Today, the same trend is very much in evidence. One of the more influential texts in the field is Louise Derman-Sparks’s 2011 What If All the Kids Are White? Anti-bias Multicultural Education with Young Children and Families. Derman-Sparks, who opened her speech to a multicultural conference in Berlin in 2010 with the statement that Germany’s shift to multiculturalism “has been especially moving and inspiring to me … as a Jewish woman,” adorns the cover of her book with the images of 14 White children gathered together above the distasteful title as if they’re criminal mugshots. The expressed intention of the book is to “pique the interest of Whites to examine themselves,” and it opens with reference to “many authors” who have published texts since the 1990s on how Whites perpetuate racism. The cited “many authors” includes Paul Kivel the Jewish author of Uprooting Racism: How White People Can Work for Racial Justice and founder of the (far from subtle) “Challenging Christian Hegemony Project.” Other examples of these “many authors” include Paula Rothenberg and her 2004 White Privilege: Essential Readings on the Other Side of Racism, Shirley Steinberg and her 2000 White Reign: Deploying Whiteness in America, and Tim Wise and his 2004 White Like Me. Although not mentioned by Derman-Sparks, one of the most influential academic texts in this field in recent years is developmental psychologist Lawrence Hirschfeld’s 1998 MIT-published Race in the Making: Cognition, Culture, and the Child’s Construction of Human Kinds.
Derman-Sparks’s text is one of those truly vulgar texts that maintains a cheery air even as it portrays the innocent as sinister. How else are we to react to the ethnic paranoia inherent in complaints that White children aged between 3 and 4 in one class were perceived as “avoiding dark colors in their artwork” and thus demonstrated a deep-seated racism imbibed from their parents since infancy? The revelation that these White children preferred to draw paintings with bright, cheerful colors was apparently so devastating that a team of anti-bias “educators” was brought in. Derman-Sparks lauds the team for “brainstorming” techniques to adapt the children’s behavior, including providing them with excesses of black and brown paper, providing them with black and brown toys, and creating “relaxation” spaces that were dark. When the children, who weren’t much older than toddlers, complained that the dark spaces were scaring them, they were told that darkness “wasn’t scary” and were made to simply endure it. The ideology behind this mental saturation in darkness was that “White children’s learning to be “White” is part of the maintenance of systemic racism.” The goal therefore, in all cases, is to prevent White children from adopting their natural racial identity. Derman-Sparks stresses her ambition to create not just generations of Whites who tolerate multiculturalism, but who become active warriors for “social justice.”
Getting the ADL Out of Schools
All of which is to say that Jewish activism in this area is intended to pervert the in-born natural affinity of White children for their own kind. Even Hirschfeld (1998) admits that
race is one of the earliest-emerging social dimensions to which children attend and this pattern of development appears to be stable across diverse cultures. Furthermore racial thinking clearly develops into a theory-like knowledge structure, representing a coherent body of explanatory knowledge sustaining inferences about category members that go far beyond the range of direct experience.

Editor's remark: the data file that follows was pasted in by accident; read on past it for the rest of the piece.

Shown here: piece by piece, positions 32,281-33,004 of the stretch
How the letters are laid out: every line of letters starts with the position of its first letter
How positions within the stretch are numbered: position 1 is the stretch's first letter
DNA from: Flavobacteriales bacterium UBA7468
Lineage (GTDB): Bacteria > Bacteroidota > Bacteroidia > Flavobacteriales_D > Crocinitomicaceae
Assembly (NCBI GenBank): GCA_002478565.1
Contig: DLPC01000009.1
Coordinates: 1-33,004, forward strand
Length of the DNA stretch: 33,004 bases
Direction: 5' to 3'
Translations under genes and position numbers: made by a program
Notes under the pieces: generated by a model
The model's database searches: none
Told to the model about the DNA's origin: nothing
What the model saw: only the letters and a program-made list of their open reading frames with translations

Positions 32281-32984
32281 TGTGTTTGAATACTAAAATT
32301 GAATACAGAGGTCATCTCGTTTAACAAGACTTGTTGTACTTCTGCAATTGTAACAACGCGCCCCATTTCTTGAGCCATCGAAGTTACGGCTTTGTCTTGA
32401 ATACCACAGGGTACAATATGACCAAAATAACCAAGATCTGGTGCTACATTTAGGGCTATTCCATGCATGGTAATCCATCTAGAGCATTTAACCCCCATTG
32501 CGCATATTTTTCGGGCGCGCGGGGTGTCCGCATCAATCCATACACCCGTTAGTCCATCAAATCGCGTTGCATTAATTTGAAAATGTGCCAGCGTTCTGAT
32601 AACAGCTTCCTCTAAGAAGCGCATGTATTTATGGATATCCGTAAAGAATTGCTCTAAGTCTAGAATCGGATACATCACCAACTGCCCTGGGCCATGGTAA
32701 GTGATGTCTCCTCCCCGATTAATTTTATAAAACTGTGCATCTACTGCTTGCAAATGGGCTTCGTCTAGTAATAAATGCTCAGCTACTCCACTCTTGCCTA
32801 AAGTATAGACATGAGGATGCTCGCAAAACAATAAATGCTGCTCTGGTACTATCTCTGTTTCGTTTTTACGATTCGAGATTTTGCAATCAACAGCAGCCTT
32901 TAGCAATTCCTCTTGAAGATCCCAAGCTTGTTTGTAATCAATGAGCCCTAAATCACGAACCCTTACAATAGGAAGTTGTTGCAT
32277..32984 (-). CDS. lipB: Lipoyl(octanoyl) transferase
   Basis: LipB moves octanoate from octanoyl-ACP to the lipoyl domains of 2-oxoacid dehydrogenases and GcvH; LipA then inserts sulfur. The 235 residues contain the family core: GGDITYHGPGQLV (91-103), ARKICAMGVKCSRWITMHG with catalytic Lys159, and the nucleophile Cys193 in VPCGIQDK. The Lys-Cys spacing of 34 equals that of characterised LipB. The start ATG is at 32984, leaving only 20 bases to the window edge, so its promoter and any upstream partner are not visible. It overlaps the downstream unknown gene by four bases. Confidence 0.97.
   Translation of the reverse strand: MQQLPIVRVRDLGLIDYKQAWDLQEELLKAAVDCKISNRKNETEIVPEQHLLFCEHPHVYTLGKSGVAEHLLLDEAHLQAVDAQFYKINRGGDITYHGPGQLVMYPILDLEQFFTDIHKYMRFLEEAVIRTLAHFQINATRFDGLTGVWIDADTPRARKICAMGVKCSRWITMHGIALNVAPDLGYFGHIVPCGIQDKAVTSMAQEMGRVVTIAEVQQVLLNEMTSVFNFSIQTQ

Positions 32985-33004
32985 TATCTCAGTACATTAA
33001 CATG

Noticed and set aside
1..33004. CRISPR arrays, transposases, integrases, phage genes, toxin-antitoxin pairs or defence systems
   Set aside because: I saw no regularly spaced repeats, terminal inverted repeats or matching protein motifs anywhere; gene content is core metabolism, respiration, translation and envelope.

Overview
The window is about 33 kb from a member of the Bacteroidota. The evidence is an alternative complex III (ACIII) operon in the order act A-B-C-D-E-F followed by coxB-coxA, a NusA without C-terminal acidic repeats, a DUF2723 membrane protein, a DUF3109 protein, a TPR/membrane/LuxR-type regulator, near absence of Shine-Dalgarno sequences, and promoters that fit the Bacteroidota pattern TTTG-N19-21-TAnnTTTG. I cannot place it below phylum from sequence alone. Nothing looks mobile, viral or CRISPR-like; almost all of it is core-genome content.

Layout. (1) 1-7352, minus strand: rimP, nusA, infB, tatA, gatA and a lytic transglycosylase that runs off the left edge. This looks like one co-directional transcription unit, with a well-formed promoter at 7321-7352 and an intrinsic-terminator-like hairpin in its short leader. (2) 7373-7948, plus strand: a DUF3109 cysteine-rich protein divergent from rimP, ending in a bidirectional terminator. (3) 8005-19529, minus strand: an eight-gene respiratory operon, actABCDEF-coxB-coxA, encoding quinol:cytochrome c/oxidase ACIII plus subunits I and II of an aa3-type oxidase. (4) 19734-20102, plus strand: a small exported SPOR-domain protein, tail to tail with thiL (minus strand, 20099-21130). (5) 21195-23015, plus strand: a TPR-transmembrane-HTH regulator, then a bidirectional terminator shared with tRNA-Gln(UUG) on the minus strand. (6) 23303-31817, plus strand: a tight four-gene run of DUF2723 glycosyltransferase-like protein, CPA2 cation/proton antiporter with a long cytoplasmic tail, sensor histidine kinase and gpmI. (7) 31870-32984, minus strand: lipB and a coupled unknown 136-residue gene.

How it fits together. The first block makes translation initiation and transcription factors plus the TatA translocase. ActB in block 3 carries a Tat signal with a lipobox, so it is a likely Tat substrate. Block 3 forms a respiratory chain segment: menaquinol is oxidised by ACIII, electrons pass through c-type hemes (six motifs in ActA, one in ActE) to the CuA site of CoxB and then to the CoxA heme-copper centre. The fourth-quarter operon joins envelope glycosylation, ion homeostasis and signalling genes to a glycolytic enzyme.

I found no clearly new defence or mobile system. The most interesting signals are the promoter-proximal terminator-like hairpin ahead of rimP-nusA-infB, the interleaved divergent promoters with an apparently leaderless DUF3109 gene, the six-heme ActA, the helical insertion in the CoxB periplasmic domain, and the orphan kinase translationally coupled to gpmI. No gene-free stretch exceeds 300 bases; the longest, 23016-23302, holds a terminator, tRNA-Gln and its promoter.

The aforementioned ‘anti-bias training,’ which has been developed over the course of the past century, is designed to overcome the natural instincts of White children and to deprive them of the knowledge structures, explanatory knowledge, and inferences that are essential to the protection of their interests. When these aspects of their development are done away with, and when they are instead brainwashed into becoming “social justice warriors” on behalf of foreign groups, White children are essentially turned upon themselves and their own people.
A promising sign in recent times, however, has been the backlash against the ADL’s involvement in education, which is in turn part of a broader realization of the harmful nature of Critical Race Theory and its encroachment at all levels of the education system. In July, the Californians for Equal Rights Foundation initiated a “Get ADL Out of Schools” campaign after the ADL began state-wide measures that dictated that schools should “notify ADL when any incident of bias, bullying, discrimination or harassment occurs”—presumably so they could refer the offending youth to their “Center on Extremism” as soon as possible. The campaign is led in part by Stuart H. Hurlbert, Professor of Biology Emeritus, San Diego State University, who argues that “the Anti-Defamation League has inserted itself into American politics in a variety of ways over the decades primarily in the guise of a non-partisan, civil rights organization.” As part of his gathering of information revealing the true nature of the ADL, Hurlbert very helpfully directs readers to Kevin MacDonald’s work “Jewish Involvement in Shaping American Immigration Policy, 1881–1965: A Historical Review.”
In August, California’s Newport-Mesa Unified School District voted to continue its relationship with the ADL, but “with modifications.” The school district was the victim of an ADL shakedown in March 2019, after it was revealed that some drunken students from Newport Harbor High School arranged cups in the shape of a swastika at an off-campus party. After the prank was made viral by a malcontent, the ADL swooped on the instance of “abhorrent anti-Semitic activity” and shamed the nervous school board into accepting a rapidly escalating series of contracts for anti-bias training for staff and students.